Opioids (morphine, Ultram)
Drugs for anxiety (Xanax)
Headache medicines containing barbiturates (Fioricet)
Cough relievers such as codeine
Over-the-counter medicines that cause drowsiness (melatonin)
Certain diabetes medications (Avandia, Actos)
ACE inhibitors for high blood pressure (Lotensin, captopril)
Antidepressants (Elavil, trazodone)
Anti-psychotics (Abilify, Zyprexa)
Anti-seizure drugs (Fycompa, phenobarbital, Topamax)
Medicines that make you sleepy (as a side effect)
Anti-Parkinson’s medicines (Sinemet)
This list highlights some of the more common interactions, but the information is not complete. Speak with your doctor before taking any medications concurrently.
Avoid drinking alcohol while taking Lyrica, as combining the two can increase the intensity of side effects such as drowsiness, dizziness, and confusion.
Lyrica is available by prescription only, so you’ll need to meet with your doctor before you start taking it. At your appointment, tell your doctor if you:
Are pregnant or planning to become pregnant, or if you're breastfeeding
Have COPD or other lung conditions
Take other medications (prescription and non-prescription), herbs, or supplements (regularly or occasionally)
Have any allergies
Have heart issues or bleeding problems
Have a history of depression or thoughts of self-harm
Have kidney disease
Drink alcohol, use drugs, or have a history of substance use disorder
If you abruptly discontinue Lyrica, you may experience severe side effects, such as nausea, headaches, diarrhea, anxiety, sweating, and difficulty sleeping. In addition, if you are taking the drug for epilepsy, suddenly stopping may lead to an increase in the frequency of your seizures.
Lyrica should be tapered slowly over a minimum of one week when the decision is made to stop using it. If you decide to stop taking Lyrica, ask your doctor how to do it safely.²⁷
2004: The US FDA approved Lyrica for neuropathic pain resulting from diabetes or postherpetic neuralgia²⁸
2005: Lyrica was approved as an adjunctive treatment for partial-onset seizures²⁹
2007: Lyrica became the first drug approved for the treatment of fibromyalgia³⁰
2017: The US FDA approved the first extended-release formulation of Lyrica³¹
Try to take your doses at about the same time every day.
Don't drive or engage in activities requiring alertness until you know how you'll react to taking Lyrica.
This medication may be taken with or without food.
Swallow the capsules and tablets whole unless otherwise instructed by your doctor.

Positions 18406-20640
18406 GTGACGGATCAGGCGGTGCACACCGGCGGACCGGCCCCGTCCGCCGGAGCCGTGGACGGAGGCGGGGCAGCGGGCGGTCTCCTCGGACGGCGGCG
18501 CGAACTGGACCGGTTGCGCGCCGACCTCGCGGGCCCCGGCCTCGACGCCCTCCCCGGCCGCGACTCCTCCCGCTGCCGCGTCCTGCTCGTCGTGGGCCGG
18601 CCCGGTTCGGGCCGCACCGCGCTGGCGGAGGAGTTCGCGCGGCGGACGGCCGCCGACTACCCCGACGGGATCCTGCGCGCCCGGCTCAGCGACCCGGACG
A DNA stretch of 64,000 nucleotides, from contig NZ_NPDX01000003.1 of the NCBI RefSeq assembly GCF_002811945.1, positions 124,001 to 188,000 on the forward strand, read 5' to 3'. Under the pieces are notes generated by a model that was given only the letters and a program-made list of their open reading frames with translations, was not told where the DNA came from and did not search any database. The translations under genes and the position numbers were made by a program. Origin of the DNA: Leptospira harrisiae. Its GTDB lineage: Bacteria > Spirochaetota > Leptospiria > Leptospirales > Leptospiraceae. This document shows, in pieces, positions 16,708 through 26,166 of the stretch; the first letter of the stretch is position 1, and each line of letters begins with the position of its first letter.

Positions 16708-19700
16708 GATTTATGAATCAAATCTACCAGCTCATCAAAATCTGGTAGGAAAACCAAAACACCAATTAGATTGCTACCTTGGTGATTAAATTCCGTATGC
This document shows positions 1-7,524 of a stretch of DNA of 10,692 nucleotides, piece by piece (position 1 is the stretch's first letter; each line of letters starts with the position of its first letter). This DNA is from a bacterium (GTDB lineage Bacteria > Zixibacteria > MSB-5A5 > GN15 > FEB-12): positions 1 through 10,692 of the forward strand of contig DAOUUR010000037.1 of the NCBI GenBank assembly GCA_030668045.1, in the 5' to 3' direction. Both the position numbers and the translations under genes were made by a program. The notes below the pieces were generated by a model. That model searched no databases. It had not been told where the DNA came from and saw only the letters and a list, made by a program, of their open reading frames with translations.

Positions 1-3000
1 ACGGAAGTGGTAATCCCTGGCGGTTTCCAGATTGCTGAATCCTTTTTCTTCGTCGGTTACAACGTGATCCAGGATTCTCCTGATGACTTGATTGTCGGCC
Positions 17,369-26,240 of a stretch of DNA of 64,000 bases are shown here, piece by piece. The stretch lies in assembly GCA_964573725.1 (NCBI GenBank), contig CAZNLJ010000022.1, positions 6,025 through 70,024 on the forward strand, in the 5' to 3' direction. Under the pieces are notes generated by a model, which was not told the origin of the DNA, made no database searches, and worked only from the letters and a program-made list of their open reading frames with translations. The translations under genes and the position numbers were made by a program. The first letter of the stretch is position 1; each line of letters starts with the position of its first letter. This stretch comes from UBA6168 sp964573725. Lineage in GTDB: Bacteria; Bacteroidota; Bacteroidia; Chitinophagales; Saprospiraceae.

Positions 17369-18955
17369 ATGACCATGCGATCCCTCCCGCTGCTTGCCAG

Pay attention to any changes in your body or mood once you start taking Lyrica, and let your doctor know if you notice anything unusual.
Don’t stop taking Lyrica abruptly without guidance from your doctor.
Don’t hesitate to ask your doctor or pharmacist for advice about Lyrica or other medications.
Pregabalin | MedlinePlus
Pregabalin | MedlinePlus
Lyrica - pregabalin | Epocrates
Pregabalin | Merck Manual
Pregabalin (Rx) | Medscape
Pregabalin - Drug summary | Prescribers' Digital Reference
Clinical and statistical review | Food and Drug Administration
FDA approves first drug Fortreating fibromyalgia | Science Daily
Here at HealthMatch, we’ve done our best to ensure that the information provided in this article is helpful, up to date, and, most importantly, accurate.
However, we can’t replace the one-to-one advice of a qualified medical practitioner or outline all of the possible risks associated with this particular drug and your circumstances.
It is therefore important for you to note that the information contained in this article does not constitute professional medical or healthcare advice, diagnosis or recommendation of treatment and is not intended to, nor should be used to, replace professional medical advice. This article may not always be up to date and is not exhaustive of all of the risks and considerations relevant to this particular drug. In no circumstances should this article be relied upon without independent consideration and confirmation by a qualified medical practitioner.
Your doctor will be able to explain all possible uses, dosages, precautions, interactions with other drugs, and other potential adverse effects, and you should always talk to them about any kind of medication you are taking, thinking about taking or wanting to stop taking.